Software 2.0 —Deep dive with Neural Networks (Part 2)

We use the plot between number of iterations and the loss/error described by the cost function:Note: The x-axis is the number of iterations we train our model (oftentimes called, the model complexity)What we can infer from this graph is that, as the number of iterations are increasing, the training error is decreasing.

It means that our model is able to capture the essence of the patterns present in the training dataset.

On the other hand, if you were to look at the validation error curve, which is evaluated on the cross validation dataset, the error is decreasing initially, but after a certain point, the error starts increasing.

This indicates us that our same model is performing well on training set, but not so good on cross validation set.

By this, we can understand that our model is not generalising well.

The idea, therefore, is to stop training when our training error is as minimum as possible given the constraint that the validation error does not starts to increase.

This sweet spot gives our model the ability to learn, rather than to memorise or perform poorly.

Options for overcoming high biasUse bigger network: This approach certainly helps because the model which you are currently using, which is determined by your network size, might not be capable of separating data which is non-linear.

In simple words, your network might be trying to fit the data using a straight line, whereas the data, if we were to visualise, is non-linear in nature.

Run gradient descent for longer time: This might help because while performing gradient descent we might not have thoroughly descended or approached the minima yet.

Running for a longer time certainly doesn’t hurt in this case, as long as we are not over-fitting the model, but since this is a high-bias case it is recommended to run it a bit longer and then see the results.

Try out some advanced optimisation algorithms: We will be discussing them in the subsequent sections.

Change the neural network architecture itself (one which better suits the problem under consideration): This solution may or may not help but it is worth a shot.

This is a highly domain-specific solution and hence it has very little probability of working out.

Options for overcoming high varianceTrain on more data: We can justify this solution by induction.

Suppose you have only one training example, then regardless of what model you use, you can fit it to the example perfectly, resulting in no-bias case.

But as soon as you start introducing new examples, your model’s performance starts degrading.

This is because our model has not seen any “representative set” of the data of the problem which we are trying to solve.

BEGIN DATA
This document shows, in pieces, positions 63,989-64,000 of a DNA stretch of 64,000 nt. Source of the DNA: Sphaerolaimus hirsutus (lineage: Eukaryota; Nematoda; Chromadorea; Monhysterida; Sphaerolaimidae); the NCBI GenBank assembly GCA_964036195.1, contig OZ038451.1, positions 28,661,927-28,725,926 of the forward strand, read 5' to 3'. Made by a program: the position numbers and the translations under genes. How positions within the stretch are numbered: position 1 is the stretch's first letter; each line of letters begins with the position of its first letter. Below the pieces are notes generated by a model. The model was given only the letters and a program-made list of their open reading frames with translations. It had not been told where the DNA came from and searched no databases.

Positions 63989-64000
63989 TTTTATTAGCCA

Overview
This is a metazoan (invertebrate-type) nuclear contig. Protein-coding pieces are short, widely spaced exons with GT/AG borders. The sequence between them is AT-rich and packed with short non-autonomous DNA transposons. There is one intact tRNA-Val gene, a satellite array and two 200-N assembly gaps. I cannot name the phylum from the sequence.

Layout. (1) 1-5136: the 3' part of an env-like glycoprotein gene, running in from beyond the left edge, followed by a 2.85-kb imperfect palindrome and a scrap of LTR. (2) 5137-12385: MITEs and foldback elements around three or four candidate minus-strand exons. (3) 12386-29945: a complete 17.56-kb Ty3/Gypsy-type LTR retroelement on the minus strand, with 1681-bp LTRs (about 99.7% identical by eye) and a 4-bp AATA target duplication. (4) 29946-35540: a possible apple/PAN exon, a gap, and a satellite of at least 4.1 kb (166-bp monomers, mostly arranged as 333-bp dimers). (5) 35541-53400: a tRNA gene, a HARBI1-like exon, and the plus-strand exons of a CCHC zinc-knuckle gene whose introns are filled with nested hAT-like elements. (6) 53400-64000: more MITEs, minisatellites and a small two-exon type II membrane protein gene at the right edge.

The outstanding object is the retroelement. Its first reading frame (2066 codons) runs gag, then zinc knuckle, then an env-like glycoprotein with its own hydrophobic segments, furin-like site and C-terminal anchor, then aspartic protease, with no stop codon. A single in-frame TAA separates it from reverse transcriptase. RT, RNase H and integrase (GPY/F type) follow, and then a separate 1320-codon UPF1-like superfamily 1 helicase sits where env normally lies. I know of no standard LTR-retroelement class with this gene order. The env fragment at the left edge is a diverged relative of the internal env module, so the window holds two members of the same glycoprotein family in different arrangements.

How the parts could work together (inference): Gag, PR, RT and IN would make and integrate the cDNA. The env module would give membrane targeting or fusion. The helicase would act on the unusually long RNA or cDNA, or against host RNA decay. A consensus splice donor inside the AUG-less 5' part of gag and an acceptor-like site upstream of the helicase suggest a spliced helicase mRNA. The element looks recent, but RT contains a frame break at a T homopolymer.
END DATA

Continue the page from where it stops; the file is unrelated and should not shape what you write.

In other words, we have not learned anything “useful.

”Regularization: Penalising weights removes the problem of overfitting and allows the model to generalise well on unseen examples.

We will be discussing them in the subsequent section.

Change the neural network architecture itself (one which better suits this problem): Same description as above (for high bias case)Note: There are cases where your model might be suffering from both, high-bias as well as high variance.

In such a scenario, you are better off tackling the high bias scenario first by using some of the above mentioned solutions and then tackle the high-variance.

I have prepared a sample Jupyter Notebook (using Keras API of Tensorflow framework) which can be used to analyse bias and variance by varying the number of iterations.

You can refer to it here on my Github repository.


Different Optimisation TechniquesThe gradient descent technique which you have seen in a few of my previous articles is its vanilla implementation.

It is also called Batch Gradient Descent because we will be looking at all the examples before making updates to our model.

There are several alternatives available which dramatically improve the performance of our model by speeding up the learning.

Mini-batch gradient descent: This variation of gradient descent splits the dataset into batches, each of size ‘b’ (such that ‘b’ * total_number_of_batches = ‘M’ i.


the total number of training examples.

) An important terminology to note here is ‘epoch.

’ An epoch is defined as an instant when the model has seen the entire dataset (containing ‘M’ examples once.

) In traditional batch gradient descent, the update occurs once every epoch.

Whereas, in mini-batch gradient descent, the update occurs ‘M/b’ times (which is nothing but the total number of batches) every epoch.

Consequently, the model utilising this algorithm will train faster.

However, it is crucial to note that the variation in loss/error at every iteration of this algorithm won’t be uniformly decreasing.

In fact, at some instant, the model’s loss/entropy might increase with increase in iterations.

Nevertheless, in practise, it has been observed that the model will eventually reach the minima.

Stochastic gradient descent: This is a special case of mini-batch gradient descent when the batch size ‘b’ is one.

The advantage of this algorithm is its very fast nature, because the updates are done very frequently.

However, clearly, it suffers from a lot of variation in loss/error at every iteration of the algorithm.